Have We Turned the Corner On Kentucky’s Hepatitis-A Epidemic?

The drama surrounding Kentucky’s epidemic of Hepatitis-A continues. Chris Kenning reported today for the Courier-Journal that Dr. John Bennett, current infectious disease branch manager, was dismissed last Friday. No specific reason was offered, but this is the second dismissal from that position in less than a year. His predecessor, Dr. Robert Brawley, was similarly dismissed less than a year ago after he lobbied for a more aggressive approach for what became the worst the Hep-A epidemic in the country. No doubt Governor Bevin’s administration will continue to deny that there was any connection between Dr. Brawley’s recommendation and his dismissal.

Dr. Bennett inherited a mess. A reasonable person might speculate that he is taking the fall for criticism that has been directed toward higher-ups in the administration. We may never know.  However, turmoil as we deal with a new outbreak of serious, food-born E. Coli infection is not what we need now.  Hep-A and E. coli pathogens are both transmitted by feces of infected individuals– basic sanitation stuff.  There are other threats of serious infections on the horizon that we may need to deal with including a drug-resistant fungus, Candida auris.

Above is an updated graph from Frankfort showing new cases of Hep-A up to the week through March 23. It appears to show a sharp drop  for the most recent week, but I assert that it is premature to conclude that the epidemic is ending. The report from which the figure is extracted warns that all cases in the current period have not yet been incorporated into the totals. Indeed, charts from earlier weeks that initially showed apparent trends downward before all the cases were counted ended up hovering around 40 new Non-Jefferson County cases per week. Over the last 4 reporting weeks, the number of counties having new cases decreased only from 21 to 19. The number of counties having at least one case during the epidemic continues to increase, now up to 105 counties. We are not yet home-free.  I do not have access to updated data for Kentucky’s ongoing Hepatitis-B, Hepatitis-C, and HIV epidemics which remain endemic threats.  We deserve some stability and are owed more confidence than we  now enjoy.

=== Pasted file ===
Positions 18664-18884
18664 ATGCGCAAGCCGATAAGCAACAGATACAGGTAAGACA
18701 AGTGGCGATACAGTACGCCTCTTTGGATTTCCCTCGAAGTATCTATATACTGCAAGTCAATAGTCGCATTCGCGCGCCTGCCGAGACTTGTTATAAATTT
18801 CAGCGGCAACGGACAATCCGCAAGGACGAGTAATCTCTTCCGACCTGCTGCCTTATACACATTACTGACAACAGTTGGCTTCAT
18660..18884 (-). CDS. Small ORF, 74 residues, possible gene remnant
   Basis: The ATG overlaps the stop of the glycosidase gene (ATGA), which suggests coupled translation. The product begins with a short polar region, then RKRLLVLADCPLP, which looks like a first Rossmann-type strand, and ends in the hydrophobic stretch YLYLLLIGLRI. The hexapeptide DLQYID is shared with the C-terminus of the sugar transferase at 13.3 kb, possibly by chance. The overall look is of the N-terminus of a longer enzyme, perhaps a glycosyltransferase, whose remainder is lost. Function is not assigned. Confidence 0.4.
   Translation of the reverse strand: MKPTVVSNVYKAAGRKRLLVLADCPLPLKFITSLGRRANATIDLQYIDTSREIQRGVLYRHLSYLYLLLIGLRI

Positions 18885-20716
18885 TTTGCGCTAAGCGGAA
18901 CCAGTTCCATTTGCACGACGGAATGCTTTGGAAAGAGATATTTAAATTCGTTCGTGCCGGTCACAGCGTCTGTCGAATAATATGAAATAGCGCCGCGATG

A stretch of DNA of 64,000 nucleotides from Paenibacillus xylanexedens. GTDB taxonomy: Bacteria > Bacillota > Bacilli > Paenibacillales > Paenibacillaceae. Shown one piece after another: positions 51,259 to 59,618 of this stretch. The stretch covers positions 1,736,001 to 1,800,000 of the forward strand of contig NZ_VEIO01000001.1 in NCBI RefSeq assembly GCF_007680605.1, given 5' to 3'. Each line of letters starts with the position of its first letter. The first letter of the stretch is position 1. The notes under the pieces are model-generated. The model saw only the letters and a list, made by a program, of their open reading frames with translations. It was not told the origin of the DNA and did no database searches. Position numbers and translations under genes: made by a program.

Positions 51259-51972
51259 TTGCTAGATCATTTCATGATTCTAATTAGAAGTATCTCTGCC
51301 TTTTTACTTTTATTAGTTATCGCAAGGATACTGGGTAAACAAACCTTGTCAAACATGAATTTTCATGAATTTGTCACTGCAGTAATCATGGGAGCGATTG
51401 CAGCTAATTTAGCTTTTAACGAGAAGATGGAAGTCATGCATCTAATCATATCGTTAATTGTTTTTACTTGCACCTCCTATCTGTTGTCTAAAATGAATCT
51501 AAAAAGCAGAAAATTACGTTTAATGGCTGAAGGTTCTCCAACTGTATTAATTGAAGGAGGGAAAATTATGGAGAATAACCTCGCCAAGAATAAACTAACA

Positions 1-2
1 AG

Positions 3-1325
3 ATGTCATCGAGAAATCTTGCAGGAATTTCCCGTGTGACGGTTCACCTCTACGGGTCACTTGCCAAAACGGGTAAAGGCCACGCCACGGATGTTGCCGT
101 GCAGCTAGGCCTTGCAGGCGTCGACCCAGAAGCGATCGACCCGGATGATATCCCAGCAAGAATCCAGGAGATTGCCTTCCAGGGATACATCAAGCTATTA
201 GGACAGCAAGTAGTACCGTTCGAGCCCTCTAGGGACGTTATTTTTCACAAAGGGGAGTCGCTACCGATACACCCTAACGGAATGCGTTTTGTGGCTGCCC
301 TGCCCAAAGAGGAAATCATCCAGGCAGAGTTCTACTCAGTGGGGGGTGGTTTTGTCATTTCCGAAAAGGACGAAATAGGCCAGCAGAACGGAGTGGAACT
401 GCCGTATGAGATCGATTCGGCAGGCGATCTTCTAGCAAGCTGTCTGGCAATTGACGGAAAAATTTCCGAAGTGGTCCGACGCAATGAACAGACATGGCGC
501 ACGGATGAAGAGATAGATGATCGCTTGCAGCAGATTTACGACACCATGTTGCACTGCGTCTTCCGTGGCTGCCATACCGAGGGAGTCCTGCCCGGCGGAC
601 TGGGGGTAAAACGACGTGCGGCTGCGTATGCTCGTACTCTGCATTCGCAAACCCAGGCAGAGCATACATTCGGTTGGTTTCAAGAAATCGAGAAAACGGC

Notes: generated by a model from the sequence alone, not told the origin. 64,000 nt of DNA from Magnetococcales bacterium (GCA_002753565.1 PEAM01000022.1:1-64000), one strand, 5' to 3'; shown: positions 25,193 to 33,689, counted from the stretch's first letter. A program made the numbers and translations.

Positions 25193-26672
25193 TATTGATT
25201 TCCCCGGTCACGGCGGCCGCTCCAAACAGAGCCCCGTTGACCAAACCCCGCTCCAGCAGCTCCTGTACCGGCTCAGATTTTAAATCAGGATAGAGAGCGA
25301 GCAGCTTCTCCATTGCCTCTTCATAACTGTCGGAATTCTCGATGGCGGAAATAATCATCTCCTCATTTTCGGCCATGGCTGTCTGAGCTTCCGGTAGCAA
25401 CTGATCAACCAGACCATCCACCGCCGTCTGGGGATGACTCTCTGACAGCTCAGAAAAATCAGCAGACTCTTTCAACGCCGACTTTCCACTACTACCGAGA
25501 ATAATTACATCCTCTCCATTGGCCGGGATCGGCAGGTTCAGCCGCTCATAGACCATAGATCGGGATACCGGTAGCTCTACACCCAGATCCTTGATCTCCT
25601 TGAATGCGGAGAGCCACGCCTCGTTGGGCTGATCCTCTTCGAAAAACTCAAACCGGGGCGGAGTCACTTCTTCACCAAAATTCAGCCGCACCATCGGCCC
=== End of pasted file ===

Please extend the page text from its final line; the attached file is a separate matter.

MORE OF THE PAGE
Peter Hasselbacher, MD
Emeritus Professor of Medicine, UofL
April 8, 2019

Kentucky’s Hepatitis-A Epidemic: Could We Have Done Better?

A society is only as healthy as the sickest individual within it.

Kentucky is in the middle of, and hopefully emerging from a major epidemic of Viral Hepatitis-A (Hep-A).  Hepatitis-B and Hepatitis-C, are caused by different viruses and commonly result in more serious chronic liver disease.  Classically, the spread of Hep-A is attributed to contamination and ingestion of food or water by the feces of infected persons or related poor hygiene practices.  Nonetheless, illicit drug use appears to be the major risk factor  in Kentucky’s current outbreak.  Hep-A is rarely fatal to otherwise healthy people but can cause debilitating symptoms. It can be fatal however, especially to individuals with preexisting liver disease such as alcoholic hepatitis or other forms of viral hepatitis. It is not clear when the first cases of the current outbreak began to emerge, but in the 21 months between Aug 1, 2017 and Feb 23, 2019; some 4229 presumed or suspected cases of Hep-A have been reported, including 2036 hospitalizations and 43 deaths. This can be compared to only 9 reported cases in all of 2016! Our current outbreak is the most severe in the nation. Concern has been expressed that, compared to the aggressive and successful response by the Board of Health of Jefferson County, that the best advice from experienced state public health experts within Kentucky’s Public Health Department in Frankfort was ignored allowing the statewide epidemic to expand and be prolonged. My independent analysis of available data supports this criticism. In my opinion, the appointment of an inexperienced public health commissioner by the Bevin administration– probably for political and ideological reasons– likely played a significant role in what occurred. Kentucky remains in the middle of upsurges of Hepatitis B and C. All three varieties of viral hepatitis have roots in poverty, substance abuse, exclusion from healthcare systems, despair, and other non-medical fellow-travelers that will be difficult to fix. It is therefore important that the current responses to the Hepatitis-A epidemic be independently reviewed so that we may be better prepared for the next time– which will surely come. Continue reading “Kentucky’s Hepatitis-A Epidemic: Could We Have Done Better?”